Kerri Kolen, executive producer, “Wild and Precious: A Celebration of Mary Oliver”

Helen Laser, narrator, “Yellowface”

Adam Lazarre-White, narrator, “All the Sinners Bleed”

Elishia Merricks, producer, “Thank You (Falettinme Be Mice Elf Agin): A Memoir”

Elishia Merricks, producer, “All the Sinners Bleed”

Suzanne Franco Mitchell, director/producer, “Yellowface”

The Art Seidenbaum Award for First Fiction

Stephen Buoro, “The Five Sorrowful Mysteries of Andy Africa: A Novel”

Sheena Patel, “I’m a Fan: A Novel”

Shannon Sanders, “Company: Stories”

James Frankie Thomas, “Idlewild: A Novel”

Ghassan Zeineddine, “Dearborn”

Biography

Leah Redmond Chang, “Young Queens: Three Renaissance Women and the Price of Power”

Gregg Hecimovich, “The Life and Times of Hannah Crafts: The True Story of The Bondwoman’s Narrative”

Jonny Steinberg, “Winnie and Nelson: Portrait of a Marriage”

Elizabeth R. Varon, “Longstreet: The Confederate General Who Defied the South”

David Waldstreicher, “The Odyssey of Phillis Wheatley: A Poet’s Journeys Through American Slavery and Independence”

The Christopher Isherwood Prize for Autobiographical Prose

Claire Dederer, “Monsters: A Fan’s Dilemma”

Current Interest

Bettina L. Love, “Punished for Dreaming: How School Reform Harms Black Children and How We Heal”

Roxanna Asgarian, “We Were Once A Family: A Story of Love, Death, and Child Removal in America”

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Zusha Elinson, “American Gun: The True Story of the AR-15”

Cameron McWhirter, “American Gun: The True Story of the AR-15”

Christina Sharpe, “Ordinary Notes”

Raja Shehadeh, “We Could Have Been Friends, My Father and I: A Palestinian Memoir”

Fiction

Susie Boyt, “Loved and Missed”

Yiyun Li, “Wednesday’s Child: Stories”

Elizabeth McKenzie, “The Dog of the North: A Novel”

Ed Park, “Same Bed Different Dreams: A Novel”

Justin Torres, “Blackouts: A Novel”

Graphic Novel/Comics

Derek M. Ballard, “Cartoonshow”

Matías Bergara, “CODA”

Emily Carroll, “A Guest in the House”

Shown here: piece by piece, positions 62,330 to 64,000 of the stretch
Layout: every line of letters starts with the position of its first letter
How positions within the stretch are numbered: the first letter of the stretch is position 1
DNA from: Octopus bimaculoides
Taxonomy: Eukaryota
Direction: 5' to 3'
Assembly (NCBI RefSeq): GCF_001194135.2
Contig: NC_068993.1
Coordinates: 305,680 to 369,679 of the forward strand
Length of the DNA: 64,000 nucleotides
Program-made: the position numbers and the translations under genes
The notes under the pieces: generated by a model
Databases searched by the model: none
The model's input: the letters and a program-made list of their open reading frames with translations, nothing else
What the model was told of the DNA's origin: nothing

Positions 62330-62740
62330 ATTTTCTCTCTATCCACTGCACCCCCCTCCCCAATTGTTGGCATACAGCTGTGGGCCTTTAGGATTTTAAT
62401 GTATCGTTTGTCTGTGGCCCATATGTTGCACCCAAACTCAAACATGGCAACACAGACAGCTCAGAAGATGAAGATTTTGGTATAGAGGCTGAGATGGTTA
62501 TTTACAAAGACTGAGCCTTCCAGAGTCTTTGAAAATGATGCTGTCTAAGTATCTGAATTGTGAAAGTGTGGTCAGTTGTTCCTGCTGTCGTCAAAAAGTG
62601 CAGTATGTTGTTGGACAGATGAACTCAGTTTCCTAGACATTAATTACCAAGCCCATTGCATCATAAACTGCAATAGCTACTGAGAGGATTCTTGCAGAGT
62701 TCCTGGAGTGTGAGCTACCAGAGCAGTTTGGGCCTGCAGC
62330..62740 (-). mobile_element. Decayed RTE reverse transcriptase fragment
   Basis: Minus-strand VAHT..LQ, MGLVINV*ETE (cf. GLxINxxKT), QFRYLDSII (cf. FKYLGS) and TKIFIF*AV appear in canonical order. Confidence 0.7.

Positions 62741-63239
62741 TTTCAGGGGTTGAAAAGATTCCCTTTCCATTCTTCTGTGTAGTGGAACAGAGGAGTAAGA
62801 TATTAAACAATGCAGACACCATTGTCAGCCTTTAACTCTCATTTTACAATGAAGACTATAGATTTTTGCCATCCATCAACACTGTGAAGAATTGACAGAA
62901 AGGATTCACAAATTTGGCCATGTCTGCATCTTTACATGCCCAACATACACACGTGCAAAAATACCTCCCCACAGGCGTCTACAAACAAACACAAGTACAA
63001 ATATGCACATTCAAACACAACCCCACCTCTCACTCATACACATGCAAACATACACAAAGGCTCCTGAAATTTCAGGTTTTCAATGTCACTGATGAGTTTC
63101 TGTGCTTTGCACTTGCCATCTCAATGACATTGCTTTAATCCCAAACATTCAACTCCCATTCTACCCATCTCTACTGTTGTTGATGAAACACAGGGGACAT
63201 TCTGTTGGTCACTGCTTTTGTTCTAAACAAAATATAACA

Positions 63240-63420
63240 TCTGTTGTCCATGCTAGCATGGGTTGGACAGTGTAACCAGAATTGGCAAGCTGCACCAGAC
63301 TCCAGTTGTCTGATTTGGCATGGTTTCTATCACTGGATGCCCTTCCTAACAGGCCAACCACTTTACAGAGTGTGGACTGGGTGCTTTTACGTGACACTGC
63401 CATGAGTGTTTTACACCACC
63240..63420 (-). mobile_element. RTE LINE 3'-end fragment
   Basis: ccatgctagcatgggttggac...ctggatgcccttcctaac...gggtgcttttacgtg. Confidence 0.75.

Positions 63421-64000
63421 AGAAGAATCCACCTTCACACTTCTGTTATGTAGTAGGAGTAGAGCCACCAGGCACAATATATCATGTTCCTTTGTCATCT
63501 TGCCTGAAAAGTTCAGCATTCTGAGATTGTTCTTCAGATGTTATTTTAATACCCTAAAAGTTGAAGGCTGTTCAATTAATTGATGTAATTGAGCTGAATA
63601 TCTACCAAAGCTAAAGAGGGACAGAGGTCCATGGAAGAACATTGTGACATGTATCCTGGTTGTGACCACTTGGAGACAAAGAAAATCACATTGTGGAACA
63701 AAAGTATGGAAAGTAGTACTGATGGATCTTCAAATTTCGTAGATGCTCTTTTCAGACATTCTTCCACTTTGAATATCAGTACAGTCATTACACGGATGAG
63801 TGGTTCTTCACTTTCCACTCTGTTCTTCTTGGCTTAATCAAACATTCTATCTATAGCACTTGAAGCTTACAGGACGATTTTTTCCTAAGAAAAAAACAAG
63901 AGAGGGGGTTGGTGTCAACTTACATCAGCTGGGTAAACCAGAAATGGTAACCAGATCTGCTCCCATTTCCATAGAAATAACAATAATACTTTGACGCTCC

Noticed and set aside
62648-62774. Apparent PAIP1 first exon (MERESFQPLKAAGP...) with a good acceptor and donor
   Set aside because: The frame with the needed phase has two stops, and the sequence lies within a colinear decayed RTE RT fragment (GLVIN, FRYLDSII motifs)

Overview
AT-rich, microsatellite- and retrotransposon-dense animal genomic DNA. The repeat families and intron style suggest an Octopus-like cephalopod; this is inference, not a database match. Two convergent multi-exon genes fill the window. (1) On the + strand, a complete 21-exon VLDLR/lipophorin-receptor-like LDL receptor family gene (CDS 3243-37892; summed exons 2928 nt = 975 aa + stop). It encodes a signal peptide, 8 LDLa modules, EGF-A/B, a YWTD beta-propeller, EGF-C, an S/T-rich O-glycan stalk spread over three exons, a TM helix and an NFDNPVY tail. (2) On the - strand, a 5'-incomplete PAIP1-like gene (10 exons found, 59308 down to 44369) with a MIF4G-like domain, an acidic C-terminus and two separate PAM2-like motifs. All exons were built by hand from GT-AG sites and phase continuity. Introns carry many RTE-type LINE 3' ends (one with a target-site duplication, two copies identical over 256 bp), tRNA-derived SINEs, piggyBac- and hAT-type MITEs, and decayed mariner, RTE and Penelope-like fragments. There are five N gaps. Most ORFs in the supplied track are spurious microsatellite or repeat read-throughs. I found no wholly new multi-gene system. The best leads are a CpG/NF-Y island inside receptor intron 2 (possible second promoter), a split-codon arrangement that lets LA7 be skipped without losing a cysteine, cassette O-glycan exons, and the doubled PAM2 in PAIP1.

Sammy Harkham, “Blood of the Virgin”

Chantal Montellier, “Social Fiction”

Simon Spurrier, “CODA”

History

Ned Blackhawk, “The Rediscovery of America: Native Peoples and the Unmaking of U.S. History”

Joya Chatterji, “Shadows at Noon: The South Asian Twentieth Century”

Malcolm Harris, “Palo Alto: A History of California, Capitalism, and the World”

Blair L.M. Kelley, “Black Folk: The Roots of the Black Working Class”

Nikki M. Taylor, “Brooding Over Bloody Revenge: Enslaved Women’s Lethal Resistance”

Innovator’s Award

Access Books

Mystery/Thriller

Lou Berney, “Dark Ride: A Thriller”

S. A. Cosby, “All the Sinners Bleed: A Novel”

Jordan Harper, “Everybody Knows: A Novel”

Cheryl A. Head, “Time’s Undoing: A Novel”

Ivy Pochoda, “Sing Her Down: A Novel”

Poetry

K. Iver, “Short Film Starring My Beloved’s Red Bronco”

Airea D. Matthews, “Bread and Circus: Poems”

Maggie Millner, “Couplets: A Love Story”

Jenny Molberg, “The Court of No Record: Poems”

Simon Shieh, “Master: Poems”

Robert Kirsch Award

Jane Smiley

Science & Technology

Eugenia Cheng, “Is Math Real? How Simple Questions Lead Us to Mathematics’ Deepest Truths”

Jeff Goodell, “The Heat Will Kill You First: Life and Death on a Scorched Planet”

Jaime Green, “The Possibility of Life: Science, Imagination, and Our Quest for Kinship in the Cosmos”

Caspar Henderson, “A Book of Noises: Notes on the Auraculous”

Zach Weinersmith, “A City on Mars: Can We Settle Space, Should We Settle Space, and Have We Really Thought This Through?”

Kelly Weinersmith, “A City on Mars: Can We Settle Space, Should We Settle Space, and Have We Really Thought This Through?”

Science Fiction, Fantasy & Speculative Fiction

Tananarive Due, “The Reformatory: A Novel”

Daniel Kraus, “Whalefall”

Victor LaValle, “Lone Women: A Novel”

V. E. Schwab, “The Fragile Threads of Power”

E. Lily Yu, “Jewel Box: Stories”

Young Adult Literature

Jennifer Baker, “Forgive Me Not”

Olivia A. Cole, “Dear Medusa”

Kim Johnson, “Invisible Son”

Amber McBride, “Gone Wolf”

Sarah Myer, “Monstrous: A Transracial Adoption Story”